But a dull thriller is what Fracture finally insists on being, as it takes an Agatha Christie-style locked room drama and updates it to modern-day Los Angeles. Ted Crawford (Anthony Hopkins) is an aeronautics engineer prone to making elaborate wood-and-brass perpetual motion toys, resulting in many shots of glass balls rolling around.
Ted shoots his unfaithful wife (a barely used Embeth Davidtz), then manipulates the situation so that his confession and most of the evidence is inadmissible. This doesn't set well with prosecutor Willy Beachum (Ryan Gosling), a hotshot who finds the increasingly complicated case interfering with his plans to jump ship to an upscale firm. Twists ensue.
To its credit, Fracture isn't concerned with placing the hero in false jeopardy or with extreme close-ups of gore. Unfortunately, this leaves it with a lot to pad out. The second act mostly consists of Gosling, who nicely acquits himself as a leading man here, running around looking for evidence. At one point, the film is reduced to him reciting "Oh, the places you'll go" in an Okie-accented voiceover.
Director Gregory Hoblit has made several above-average thrillers, including Primal Fear and Frequency, and at least makes an effort to give the film a more realistic, grounded look than most thrillers. But the screenplay is a tough nut to overcome. The mystery is somewhat clever, but the attempts to flesh out the characters feel more like piled-on clichés.
Sure, Hopkins is milking his Hannibal Lecter mind-game persona for all it's worth, but in his scenes with Gosling, there's a sense of wit and playfulness. (The film's R rating appears to be owed to the fact that Hopkins is allowed to drop some wonderfully profane one-liners at key moments of the film.) This isn't exactly a well-rounded character, but Hopkins has some fun with it.
Likewise, Gosling, one of the better young actors out there, is stuck with the thankless part of the career-oriented pretty boy who learns What's Really Important. However, he doesn't try to overplay the part with the hyper-intensity you'd expect from this type of role. His scenes with Hopkins sometimes transcend the cat-and-mouse material in the relaxed way that the actors play off each other. Still, when Hopkins is off the screen, the film drags through scene after scene depicting the agonized, evolving conscience of Gosling.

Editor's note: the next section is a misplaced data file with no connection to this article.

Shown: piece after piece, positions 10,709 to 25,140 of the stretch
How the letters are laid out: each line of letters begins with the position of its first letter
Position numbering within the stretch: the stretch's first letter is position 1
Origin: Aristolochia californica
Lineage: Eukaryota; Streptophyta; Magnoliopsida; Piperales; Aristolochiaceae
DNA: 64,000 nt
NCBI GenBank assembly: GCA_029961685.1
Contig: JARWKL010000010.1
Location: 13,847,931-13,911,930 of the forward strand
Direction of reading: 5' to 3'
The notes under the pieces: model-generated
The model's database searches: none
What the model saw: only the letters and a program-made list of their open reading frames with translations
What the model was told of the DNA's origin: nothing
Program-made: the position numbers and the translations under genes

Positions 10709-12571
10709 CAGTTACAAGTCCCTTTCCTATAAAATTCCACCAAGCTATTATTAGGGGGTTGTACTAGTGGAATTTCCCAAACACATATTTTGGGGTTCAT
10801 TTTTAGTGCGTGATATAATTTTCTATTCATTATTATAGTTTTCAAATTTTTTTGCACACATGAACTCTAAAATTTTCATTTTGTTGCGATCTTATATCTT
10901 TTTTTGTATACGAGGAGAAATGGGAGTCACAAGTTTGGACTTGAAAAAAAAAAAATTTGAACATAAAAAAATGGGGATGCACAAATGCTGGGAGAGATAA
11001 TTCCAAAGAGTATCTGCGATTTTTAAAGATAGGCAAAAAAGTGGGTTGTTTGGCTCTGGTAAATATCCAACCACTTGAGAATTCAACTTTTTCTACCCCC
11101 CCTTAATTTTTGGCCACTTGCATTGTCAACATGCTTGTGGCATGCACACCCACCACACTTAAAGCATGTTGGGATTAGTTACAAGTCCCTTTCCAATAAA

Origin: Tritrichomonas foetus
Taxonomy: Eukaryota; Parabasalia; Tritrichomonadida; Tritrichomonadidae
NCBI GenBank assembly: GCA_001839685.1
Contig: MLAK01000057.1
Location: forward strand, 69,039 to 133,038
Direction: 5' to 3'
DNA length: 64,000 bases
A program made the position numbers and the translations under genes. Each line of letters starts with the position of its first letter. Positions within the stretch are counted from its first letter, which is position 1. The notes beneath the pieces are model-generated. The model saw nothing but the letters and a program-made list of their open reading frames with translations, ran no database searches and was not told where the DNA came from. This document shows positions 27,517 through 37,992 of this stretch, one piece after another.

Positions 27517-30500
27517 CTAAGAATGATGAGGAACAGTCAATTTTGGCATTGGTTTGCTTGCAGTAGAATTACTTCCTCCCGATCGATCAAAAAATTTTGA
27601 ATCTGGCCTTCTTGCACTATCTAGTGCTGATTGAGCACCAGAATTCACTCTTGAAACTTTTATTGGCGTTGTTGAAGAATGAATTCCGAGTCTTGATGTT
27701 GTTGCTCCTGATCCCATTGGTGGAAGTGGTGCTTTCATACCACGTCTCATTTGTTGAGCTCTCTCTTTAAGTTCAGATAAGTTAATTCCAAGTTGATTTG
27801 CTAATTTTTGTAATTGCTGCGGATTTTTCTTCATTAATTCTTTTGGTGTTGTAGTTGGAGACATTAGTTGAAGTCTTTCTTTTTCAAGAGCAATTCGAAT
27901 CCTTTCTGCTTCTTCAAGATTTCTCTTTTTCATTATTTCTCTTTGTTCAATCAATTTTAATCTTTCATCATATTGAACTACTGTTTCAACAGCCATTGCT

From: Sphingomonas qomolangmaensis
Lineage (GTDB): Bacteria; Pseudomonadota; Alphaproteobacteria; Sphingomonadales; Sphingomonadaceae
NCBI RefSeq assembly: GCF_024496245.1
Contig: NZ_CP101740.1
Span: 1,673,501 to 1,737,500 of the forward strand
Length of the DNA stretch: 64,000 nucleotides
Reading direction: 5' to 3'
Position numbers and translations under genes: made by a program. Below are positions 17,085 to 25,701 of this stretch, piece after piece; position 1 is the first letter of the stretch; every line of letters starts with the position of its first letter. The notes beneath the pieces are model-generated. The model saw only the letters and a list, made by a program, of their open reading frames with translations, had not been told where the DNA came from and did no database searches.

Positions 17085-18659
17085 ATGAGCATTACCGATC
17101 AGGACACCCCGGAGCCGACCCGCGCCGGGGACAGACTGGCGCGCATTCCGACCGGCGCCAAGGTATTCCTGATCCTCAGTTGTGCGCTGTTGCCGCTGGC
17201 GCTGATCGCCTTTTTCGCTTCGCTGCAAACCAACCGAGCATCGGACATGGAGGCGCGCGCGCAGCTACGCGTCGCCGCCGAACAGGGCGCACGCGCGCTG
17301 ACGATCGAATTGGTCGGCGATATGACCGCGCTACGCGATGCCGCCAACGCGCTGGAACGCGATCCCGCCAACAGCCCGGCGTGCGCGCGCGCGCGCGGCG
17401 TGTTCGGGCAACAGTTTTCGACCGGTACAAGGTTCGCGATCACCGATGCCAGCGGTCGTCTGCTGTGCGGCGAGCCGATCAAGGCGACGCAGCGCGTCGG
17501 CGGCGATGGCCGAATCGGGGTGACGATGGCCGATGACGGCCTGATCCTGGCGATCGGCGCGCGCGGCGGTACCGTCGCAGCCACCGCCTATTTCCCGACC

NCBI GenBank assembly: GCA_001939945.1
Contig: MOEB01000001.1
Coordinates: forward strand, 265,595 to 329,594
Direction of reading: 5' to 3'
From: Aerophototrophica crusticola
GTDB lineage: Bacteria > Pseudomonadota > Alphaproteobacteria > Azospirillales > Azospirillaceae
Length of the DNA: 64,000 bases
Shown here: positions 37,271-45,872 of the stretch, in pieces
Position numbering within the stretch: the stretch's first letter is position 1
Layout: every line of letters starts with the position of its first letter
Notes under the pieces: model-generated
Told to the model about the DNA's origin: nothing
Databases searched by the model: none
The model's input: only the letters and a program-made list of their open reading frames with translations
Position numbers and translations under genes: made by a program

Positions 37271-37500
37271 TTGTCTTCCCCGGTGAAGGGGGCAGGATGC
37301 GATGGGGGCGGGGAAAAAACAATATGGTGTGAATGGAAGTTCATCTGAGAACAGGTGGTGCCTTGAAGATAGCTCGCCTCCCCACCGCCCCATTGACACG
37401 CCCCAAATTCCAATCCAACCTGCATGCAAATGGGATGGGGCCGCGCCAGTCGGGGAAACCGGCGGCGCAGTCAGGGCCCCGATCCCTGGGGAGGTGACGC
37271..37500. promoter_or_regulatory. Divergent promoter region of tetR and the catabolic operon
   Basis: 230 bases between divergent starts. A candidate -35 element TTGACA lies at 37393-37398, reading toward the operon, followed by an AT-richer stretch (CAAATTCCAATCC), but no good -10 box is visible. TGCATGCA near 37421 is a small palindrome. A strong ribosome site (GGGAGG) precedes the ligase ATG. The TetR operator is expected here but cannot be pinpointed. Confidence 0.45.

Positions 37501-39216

Fracture isn't horrible, but it tries way too hard to be clever, and as Spinal Tap once said, there's a thin line between clever and stupid. Due to the unimaginative exertions of screenwriters Daniel Pyne (the 2004 Manchurian Candidate) and Glenn Gers, Hopkins' character occasionally seems ludicrously psychic—at one point, he dials his office phone to taunt Gosling at the exact moment that he is snooping there. Considering that most jails have a pretty long line for the phone, he must have one hell of a sense of timing.
In addition to the other talented performers languishing in Fracture, David Strathairn is here as Gosling's boss. After years of earning plaudits for his work in low-budget dramas, culminating in Good Night, and Good Luck, it's understandable that Strathairn would take a couple of paycheck roles. But after Fracture—and last year's We Are Marshall—one hopes to see him again in good movies very soon. —Zack Smith